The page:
My children are in elementary school. They watch movies and stream TV shows and play video games. I am a pro-screen parent.
If you believe screen time is the path to ruin, you (yeah, you looking at a screen this very moment) may want to scroll away.
Yes, I let my children play video games. My 7-year-old is quite a Minecraft player and he can tell you in detail all about Plants vs. Zombies. My 4-year-old, eager to keep up with her brother, is slowly learning to play Minecraft and she loves playing Sonic Racing. I can feel some of you shaking your heads at me. I know, I know. You read an article about the studies on screens and brain development.
Listen. My children are performing above grade level. They love to read and beg to play math games before bed. They’re active and enjoy gymnastics and playing outside with our family dog. They love their friends. No brains have turned to mush in our household. And thanks to Nanny Netflix, I’m able to get the dishes done without interruption. Is it for everyone? No. But screen time isn’t destroying a generation. We will adapt. Just as many of our parents had to when we got dial-up in our homes, and just as society has adapted, and continues to adapt, to the ubiquity of smart phones. All things in moderation, right?
I’m not saying the way we do screen time is perfect. There are some things I would do differently if I could go back. If you have a system in place that works for your family, that’s great. Our somewhat laid-back approach to screen time probably isn’t for everyone.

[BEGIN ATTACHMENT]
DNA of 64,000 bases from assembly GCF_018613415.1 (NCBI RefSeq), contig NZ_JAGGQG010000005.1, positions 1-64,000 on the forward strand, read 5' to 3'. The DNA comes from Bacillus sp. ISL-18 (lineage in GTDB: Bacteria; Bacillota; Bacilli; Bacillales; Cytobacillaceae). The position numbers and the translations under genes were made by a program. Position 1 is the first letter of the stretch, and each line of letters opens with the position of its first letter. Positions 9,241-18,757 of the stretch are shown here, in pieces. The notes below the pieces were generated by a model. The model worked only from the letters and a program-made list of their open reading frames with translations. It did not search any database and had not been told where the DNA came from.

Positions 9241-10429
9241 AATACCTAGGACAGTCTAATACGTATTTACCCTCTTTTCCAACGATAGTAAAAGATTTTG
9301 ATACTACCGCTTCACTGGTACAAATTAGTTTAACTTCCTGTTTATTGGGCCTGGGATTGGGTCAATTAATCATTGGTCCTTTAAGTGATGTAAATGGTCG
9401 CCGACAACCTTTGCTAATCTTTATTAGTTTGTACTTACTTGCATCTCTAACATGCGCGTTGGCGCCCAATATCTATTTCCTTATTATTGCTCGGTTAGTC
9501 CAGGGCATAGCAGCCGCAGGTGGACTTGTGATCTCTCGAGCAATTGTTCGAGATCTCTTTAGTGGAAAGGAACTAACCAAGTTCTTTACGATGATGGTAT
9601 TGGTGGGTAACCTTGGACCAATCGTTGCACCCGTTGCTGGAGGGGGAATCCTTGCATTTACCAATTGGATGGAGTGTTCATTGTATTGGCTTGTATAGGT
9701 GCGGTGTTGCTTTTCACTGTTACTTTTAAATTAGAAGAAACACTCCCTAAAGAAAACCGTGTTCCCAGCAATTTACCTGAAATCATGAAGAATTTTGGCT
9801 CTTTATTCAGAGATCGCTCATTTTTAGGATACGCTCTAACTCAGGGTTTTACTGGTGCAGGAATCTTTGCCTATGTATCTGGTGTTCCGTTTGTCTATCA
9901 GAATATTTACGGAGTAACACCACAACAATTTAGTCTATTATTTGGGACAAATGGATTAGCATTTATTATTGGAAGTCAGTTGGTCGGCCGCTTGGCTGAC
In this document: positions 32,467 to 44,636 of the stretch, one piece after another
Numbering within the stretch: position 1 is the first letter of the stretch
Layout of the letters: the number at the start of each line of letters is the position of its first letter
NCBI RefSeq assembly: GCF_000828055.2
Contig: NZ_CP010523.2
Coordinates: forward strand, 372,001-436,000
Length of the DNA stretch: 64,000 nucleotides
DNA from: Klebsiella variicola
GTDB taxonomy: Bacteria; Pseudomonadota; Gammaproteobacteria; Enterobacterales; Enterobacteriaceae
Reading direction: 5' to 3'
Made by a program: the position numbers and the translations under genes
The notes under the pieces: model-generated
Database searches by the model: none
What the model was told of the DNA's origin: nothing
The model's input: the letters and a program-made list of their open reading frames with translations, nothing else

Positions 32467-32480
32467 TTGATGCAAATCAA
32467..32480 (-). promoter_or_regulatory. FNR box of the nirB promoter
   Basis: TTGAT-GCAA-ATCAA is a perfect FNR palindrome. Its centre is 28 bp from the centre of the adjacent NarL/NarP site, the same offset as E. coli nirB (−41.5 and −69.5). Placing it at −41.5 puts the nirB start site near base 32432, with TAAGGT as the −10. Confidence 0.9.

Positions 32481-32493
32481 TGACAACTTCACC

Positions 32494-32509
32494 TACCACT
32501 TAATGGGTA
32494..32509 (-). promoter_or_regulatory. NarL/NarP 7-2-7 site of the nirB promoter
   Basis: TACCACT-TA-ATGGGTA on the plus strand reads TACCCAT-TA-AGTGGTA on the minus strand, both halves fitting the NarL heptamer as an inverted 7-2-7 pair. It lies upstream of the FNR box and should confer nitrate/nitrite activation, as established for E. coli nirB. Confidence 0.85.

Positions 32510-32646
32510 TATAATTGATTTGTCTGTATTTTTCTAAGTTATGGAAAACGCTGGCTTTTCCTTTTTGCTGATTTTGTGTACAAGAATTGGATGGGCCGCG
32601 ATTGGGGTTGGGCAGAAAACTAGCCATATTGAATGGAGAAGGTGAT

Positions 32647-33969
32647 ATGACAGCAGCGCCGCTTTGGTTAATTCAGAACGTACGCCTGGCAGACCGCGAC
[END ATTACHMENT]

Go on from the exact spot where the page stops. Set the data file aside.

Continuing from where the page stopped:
I should have created the habit of keeping our TV off until after bath time and then perhaps turning it back off about 45 minutes before bedtime. That would give us a couple hours after the end of the school day to read, eat, clean up, and play before they watch shows or play video games. Learn from me, y’all. Consider what you want screen-time to look like before you allow it. Your children won’t always be toddlers who watch Mighty Machines and Thomas the Train on a loop. Think about what you want screen usage to look like in the next few years.
We have implemented a few changes. We removed the Prime Video app from our Xbox and their Fire tablets. If I had it to do again, I would never have let our children stream Prime Video or know that YouTube exists. Prime Video has fallen short by not allowing parents to remove or restrict specific programs. I don’t want my children watching some moronic YouTuber scream as they stream videos of themselves playing video games. And don’t even get me started on all the horrible “content” YouTube’s algorithms throw at children. Give me True and The Rainbow Kingdom or Llama Llama or Word Party on Netflix. Or Curious George on Hulu. Or literally anything on Disney Plus or PBS Kids.
I use the strictest parental controls on their tablets so we don’t get any surprise in-app purchases. Is it just me or do software updates mess with parental control settings sometimes? And we block off portions of the day during which we keep the television turned off. They use this time to color, read, and play together. But it’s not on a fixed schedule. This gives me the flexibility to turn on Toy Story when I need to do loads of laundry or finish some overdue articles.
I also take the opportunity to talk with my children about how we budget and make good choices. We discuss everything from whether we should try a new food that seems really different to whether we should spend money on an expensive toy or save that money so we have it for the school book fair. I tell myself that my children are learning about making good choices. My son is older and has a better understanding of this, but I love when I hear him tell his sister, “I think we should turn off the TV like Mom said so we can save energy. Want to play with your Paw Patrol toys with me?”